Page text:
AT least 23 people have been wounded in running clashes between pro- and anti-Damascus regime supporters in Lebanon’s second largest city of Tripoli, a security official says.
Exchanges of gunfire erupted on Monday and continued through the night between the mainly Sunni district of Bab el-Tebbaneh and the largely Alawite area of Jabal Mohsen.
Several houses caught fire and cars were damaged in the fighting, which has added to fears that the conflict in Syria is increasingly spilling over into Lebanon, destabilising the already fragile security situation.
The army, which responded on Monday to the source of the gunfire, withdrew on Tuesday from the aptly-named Syria Street, the symbolic “dividing line” between the rival Tripoli districts.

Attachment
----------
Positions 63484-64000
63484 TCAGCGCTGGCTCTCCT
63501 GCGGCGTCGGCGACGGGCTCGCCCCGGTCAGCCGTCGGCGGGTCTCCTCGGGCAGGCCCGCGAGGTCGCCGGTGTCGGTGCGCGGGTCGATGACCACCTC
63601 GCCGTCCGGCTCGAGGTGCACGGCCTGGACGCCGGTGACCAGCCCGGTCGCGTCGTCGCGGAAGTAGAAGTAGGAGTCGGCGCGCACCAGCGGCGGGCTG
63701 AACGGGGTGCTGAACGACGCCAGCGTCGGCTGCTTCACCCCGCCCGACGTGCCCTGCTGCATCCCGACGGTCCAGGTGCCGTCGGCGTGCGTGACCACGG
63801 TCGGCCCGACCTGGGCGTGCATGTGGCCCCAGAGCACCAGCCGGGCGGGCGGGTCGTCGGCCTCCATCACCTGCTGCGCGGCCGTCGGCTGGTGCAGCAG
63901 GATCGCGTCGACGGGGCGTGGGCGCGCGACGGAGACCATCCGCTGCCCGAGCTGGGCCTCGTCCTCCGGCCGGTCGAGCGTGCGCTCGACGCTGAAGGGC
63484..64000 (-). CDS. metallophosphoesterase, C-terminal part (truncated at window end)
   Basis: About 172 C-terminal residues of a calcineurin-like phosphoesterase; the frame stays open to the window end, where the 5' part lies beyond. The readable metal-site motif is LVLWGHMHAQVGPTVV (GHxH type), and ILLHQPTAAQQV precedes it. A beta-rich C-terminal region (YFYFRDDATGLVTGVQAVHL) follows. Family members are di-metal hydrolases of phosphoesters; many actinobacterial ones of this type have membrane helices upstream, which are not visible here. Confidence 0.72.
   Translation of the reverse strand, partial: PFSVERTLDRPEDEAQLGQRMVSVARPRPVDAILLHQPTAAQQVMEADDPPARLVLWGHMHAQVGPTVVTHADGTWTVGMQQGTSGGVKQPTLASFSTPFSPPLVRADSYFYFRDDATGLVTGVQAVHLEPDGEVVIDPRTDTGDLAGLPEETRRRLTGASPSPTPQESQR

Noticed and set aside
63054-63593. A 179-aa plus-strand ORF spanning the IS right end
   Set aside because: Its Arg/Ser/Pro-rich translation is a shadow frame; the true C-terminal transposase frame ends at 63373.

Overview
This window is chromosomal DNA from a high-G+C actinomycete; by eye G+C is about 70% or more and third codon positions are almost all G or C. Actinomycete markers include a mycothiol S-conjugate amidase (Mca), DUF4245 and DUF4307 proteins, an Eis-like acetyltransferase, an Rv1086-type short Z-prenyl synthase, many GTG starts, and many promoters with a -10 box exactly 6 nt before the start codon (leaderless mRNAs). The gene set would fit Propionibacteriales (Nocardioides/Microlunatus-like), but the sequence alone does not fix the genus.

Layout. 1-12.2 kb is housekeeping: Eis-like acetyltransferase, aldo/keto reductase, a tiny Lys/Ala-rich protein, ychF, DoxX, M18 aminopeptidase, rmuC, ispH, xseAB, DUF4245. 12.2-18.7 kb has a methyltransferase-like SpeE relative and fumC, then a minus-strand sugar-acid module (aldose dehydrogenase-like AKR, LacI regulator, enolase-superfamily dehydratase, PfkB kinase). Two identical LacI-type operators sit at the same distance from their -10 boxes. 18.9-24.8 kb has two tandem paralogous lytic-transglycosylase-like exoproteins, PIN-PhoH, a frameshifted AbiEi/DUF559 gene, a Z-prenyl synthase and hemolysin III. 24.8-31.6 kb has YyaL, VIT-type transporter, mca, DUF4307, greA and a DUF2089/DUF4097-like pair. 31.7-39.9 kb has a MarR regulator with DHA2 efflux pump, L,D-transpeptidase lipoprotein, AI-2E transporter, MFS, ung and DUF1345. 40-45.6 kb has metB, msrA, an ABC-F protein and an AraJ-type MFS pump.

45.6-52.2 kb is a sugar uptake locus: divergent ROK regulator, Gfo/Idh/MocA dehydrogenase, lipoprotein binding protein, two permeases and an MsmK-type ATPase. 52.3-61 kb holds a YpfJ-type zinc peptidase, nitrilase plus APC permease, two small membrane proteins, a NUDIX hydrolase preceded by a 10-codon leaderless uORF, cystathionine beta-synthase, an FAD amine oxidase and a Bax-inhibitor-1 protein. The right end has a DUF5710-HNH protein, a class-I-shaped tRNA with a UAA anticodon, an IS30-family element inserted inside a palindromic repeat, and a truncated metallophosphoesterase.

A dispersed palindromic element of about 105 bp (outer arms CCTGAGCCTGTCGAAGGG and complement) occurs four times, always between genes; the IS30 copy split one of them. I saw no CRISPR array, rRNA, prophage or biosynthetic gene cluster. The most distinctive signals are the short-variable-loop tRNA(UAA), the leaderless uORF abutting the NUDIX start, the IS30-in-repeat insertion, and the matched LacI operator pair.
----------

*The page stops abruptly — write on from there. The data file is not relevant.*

The Sunni-majority port city has been the scene of intense and sometimes deadly clashes between Sunni supporters of the anti-Syrian opposition and Alawite Muslims loyal to a Hezbollah-led alliance backed by Iran and Syria.
Syrian President Bashar al-Assad, who is fighting an increasingly bloody 17-month uprising against his regime, hails from the Alawite community, an offshoot of Shi’ite Islam.
The revolt in Syria has exacerbated tensions in Lebanon, which lived under three decades of Syrian hegemony and remains deeply divided between supporters and opponents of Damascus.
Update: Seven soldiers of the Lebanese army were injured during the clashes in Tripoli, New TV reported on Tuesday.
The report added that a high-ranking officer was among those injured in the clashes.
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